In a number of Mandarin varieties, the gram gěi 給 (< verb “give”) marks recipient (1a) and beneficiary (1b), but not direction, in whatever sense. The gram duì 對 carries the function of direction in the second sense (i.e., [ii] in Fig. 8), as in (2), but it does not mark recipient, nor direction in the first sense. The gram gēn 跟 shows a syncretism between direction in the second sense (interchangeable with duì in  in this sense) and beneficiary, as in (3a) and (3b) respectively. The function of “direction of a motion” may be marked by grams like dào 到 “to” or wǎng 往 “toward” as in wǎng qián zǒu 往前走 “go forward (lit. toward front go)” in Mandarin, with no other functions. Following the common practice in SMM studies, if a function, say, “direction,” can be subdivided into two functions that are expressed by two separate morphemes in some language, then we have to postulate two nodes rather than one (de Haan 2004). Therefore, the tripartite scheme in Fig. 8 becomes a necessity in order to accommodate the Chinese data.
I proposed the following solution to Problem 1 (M. Zhang 2010). Following the convention in van der Auwera and Plungian (1998), we use a big oval X to represent the broad category of “human goal,” which includes two subsumed categories (i.e., Y and Z). (The arrowed line stands for “generalization.”)
Though this solution can easily account for the observed multifunctional patterns, including those found in Chinese, it is nevertheless undesirable for two reasons. (1) It does not specify which nodes on the left and right Y and Z are closest to; and therefore, the predictive power of the map is inevitably weakened. (2) The way X, Y, and Z are represented is inconsistent with the convention by which the other nodes are arranged on the same map.
The data presented in (4) and (5) may give us a clue for a better solution. In the majority of modern dialects, the recipient marker is derived from the general-purpose verb of “giving,” and normally syncretistic with beneficiary, rather than with direction. However, the syncretism between direction of motion and recipient can nevertheless be found in some southern dialects, particularly Gan and Wu varieties, as well as some Min varieties in Hainan. (See M. Zhang 2009a and 2011 for a comprehensive survey.) For example, the gram [tau45] 到 (< “arrive, reach”) in Anyi 安義 is used primarily as a marker for direction of motion, but it also serves as the recipient marker in a dative construction, as shown in (4). Similarly, [xu35] 去 (< “go, leave”) in Tunchang 屯昌 is used to encode recipient in (5), but it can also mark direction of motion, as in 駛去海口 “drive to Haikou (lit. drive go Haikou)”. Given that these two grams carry no other function (unlike to in English and yú 於/于in Archaic Chinese), it becomes evident that the nodes “direction of motion” and “recipient” have to be placed immediately adjacent to each other on the map.
We are now inclined to give up our previous solution in M. Zhang (2010), and return to the norm of node representation in the smm tradition. In what follows, we use the following terms to refer to the three functions in fig. 9 on the last page: (1) “direction,” which is reserved to refer to the direction of motion in space only (i.e., function [i]); (2) “human goal,” in an ad hoc sense referring to function (ii) (i.e., direction of a non-motion action toward a human or other animate being); and (3) “recipient” (i.e., function [iii]).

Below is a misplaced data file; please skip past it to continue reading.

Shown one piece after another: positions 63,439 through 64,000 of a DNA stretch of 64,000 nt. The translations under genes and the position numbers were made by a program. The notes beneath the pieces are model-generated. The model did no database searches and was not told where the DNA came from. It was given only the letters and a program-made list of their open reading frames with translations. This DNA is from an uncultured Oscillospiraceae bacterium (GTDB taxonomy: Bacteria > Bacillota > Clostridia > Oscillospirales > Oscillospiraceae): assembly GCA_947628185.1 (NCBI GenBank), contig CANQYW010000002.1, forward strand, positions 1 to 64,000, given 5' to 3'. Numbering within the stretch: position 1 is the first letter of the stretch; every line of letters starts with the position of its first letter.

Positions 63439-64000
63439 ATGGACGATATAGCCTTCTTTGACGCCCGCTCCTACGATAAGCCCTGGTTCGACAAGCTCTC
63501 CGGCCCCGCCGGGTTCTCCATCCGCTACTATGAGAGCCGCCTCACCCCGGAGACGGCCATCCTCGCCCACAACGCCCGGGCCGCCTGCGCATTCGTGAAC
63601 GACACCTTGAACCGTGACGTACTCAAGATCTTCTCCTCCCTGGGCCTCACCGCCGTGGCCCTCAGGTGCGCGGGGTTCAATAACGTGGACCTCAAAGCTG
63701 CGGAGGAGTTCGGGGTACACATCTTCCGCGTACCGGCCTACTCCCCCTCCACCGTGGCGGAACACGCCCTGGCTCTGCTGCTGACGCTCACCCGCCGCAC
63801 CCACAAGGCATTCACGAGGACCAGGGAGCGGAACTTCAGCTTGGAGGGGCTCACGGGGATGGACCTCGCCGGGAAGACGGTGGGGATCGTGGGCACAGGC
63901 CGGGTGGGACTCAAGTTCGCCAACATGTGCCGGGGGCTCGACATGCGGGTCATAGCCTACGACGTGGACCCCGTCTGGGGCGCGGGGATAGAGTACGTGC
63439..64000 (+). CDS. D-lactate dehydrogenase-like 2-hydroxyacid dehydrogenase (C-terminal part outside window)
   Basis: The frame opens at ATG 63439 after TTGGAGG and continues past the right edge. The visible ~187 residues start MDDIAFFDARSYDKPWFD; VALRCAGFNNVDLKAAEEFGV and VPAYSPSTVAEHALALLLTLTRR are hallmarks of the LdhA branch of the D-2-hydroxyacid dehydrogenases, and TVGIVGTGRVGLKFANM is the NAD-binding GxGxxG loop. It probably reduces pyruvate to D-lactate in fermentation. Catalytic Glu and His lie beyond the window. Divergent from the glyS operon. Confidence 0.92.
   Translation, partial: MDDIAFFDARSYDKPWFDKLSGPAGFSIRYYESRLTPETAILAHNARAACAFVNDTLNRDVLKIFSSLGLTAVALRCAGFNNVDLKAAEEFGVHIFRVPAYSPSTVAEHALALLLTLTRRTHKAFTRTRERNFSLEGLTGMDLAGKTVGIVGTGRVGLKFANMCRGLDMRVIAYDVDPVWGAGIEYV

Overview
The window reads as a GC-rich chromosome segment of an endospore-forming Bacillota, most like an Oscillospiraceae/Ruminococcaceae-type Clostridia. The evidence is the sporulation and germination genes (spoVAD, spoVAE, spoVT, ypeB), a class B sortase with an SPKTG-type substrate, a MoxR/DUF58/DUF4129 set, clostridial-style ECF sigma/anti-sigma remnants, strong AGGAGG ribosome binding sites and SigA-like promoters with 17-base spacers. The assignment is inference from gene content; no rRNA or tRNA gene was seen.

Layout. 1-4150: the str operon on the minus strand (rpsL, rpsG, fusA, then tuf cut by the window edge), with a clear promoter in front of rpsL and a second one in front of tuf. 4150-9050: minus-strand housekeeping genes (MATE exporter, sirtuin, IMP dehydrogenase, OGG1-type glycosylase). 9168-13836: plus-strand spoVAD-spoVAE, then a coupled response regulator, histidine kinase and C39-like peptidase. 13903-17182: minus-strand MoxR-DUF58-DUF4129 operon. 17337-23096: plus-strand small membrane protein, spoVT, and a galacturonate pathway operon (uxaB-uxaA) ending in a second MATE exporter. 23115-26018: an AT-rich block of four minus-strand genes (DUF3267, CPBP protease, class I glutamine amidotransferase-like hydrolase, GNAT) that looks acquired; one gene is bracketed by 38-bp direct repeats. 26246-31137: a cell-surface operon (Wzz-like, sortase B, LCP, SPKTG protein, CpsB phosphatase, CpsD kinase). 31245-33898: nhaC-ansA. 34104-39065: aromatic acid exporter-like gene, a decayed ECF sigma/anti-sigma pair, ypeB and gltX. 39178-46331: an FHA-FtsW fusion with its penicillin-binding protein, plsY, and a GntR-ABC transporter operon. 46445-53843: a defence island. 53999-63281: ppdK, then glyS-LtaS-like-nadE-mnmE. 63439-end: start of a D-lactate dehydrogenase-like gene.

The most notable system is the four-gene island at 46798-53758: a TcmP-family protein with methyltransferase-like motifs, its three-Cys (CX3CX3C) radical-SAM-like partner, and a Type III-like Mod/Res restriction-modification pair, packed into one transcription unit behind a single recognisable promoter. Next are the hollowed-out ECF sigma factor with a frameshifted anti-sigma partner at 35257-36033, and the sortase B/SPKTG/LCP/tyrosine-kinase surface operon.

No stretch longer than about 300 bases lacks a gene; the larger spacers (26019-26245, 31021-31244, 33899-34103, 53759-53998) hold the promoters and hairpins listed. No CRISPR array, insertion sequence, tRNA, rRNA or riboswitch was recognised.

The above mini-map consists of two closed loops, one linking up “direction–human goal–recipient,” and the other “human goal–recipient–beneficiary.” It passes the verification checks with all data available to us, as exemplified by the four gram-specific semantic maps in Fig. 10, which are all connected subgraphs of the underlying generic map (or, conceptual space, using Croft’s 2001 term).
4.2 Redrawing the Map
The revised version of our semantic map (conceptual space) for oblique roles is presented as Fig. 11 below.
The redrawing of the map is greatly facilitated by the attainment of additional Sinitic data from the RGC-funded project on semantic maps (645510) and recent smm-related research involving oblique roles, particularly Stolz et al. (2006), Malchukov and Narrog (2009), Narrog and Ito (2007), Narrog (2010), D. Zhang (2010), and Wang (2012). Among them, research conducted by D. Zhang (2010) and Wang (2012), both containing sizeable Chinese data and both adopting the bottom-up approach to construct their maps, provide the most pertinent inputs for the redrawing. D. Zhang (2010) provides a semantic map study on polysemous grams that share at least the “instrumental” or “comitative” function, and his data originate from thirty Chinese dialects and eighty-six languages of the world. Fig.12 (in Appendix) is D. Zhang’s (2010) conceptual space for “instrument/comitative” grams in Chinese dialects, and Fig. 13 above is his conceptual space for world’s languages. Wang (2012) is a comprehensive survey of multifunctional grams that mark thematic roles in the spatial motion domain. The data this study relies upon come from 148 Chinese dialects (449 grams in total) and 63 languages of the world (201 grams in total). Wang’s semantic map, drawn from data exclusively from Chinese dialects, can be found in Appendix (Fig. 14), and her map based on data from both Chinese dialects and other languages of the world can also be found there (Fig. 15).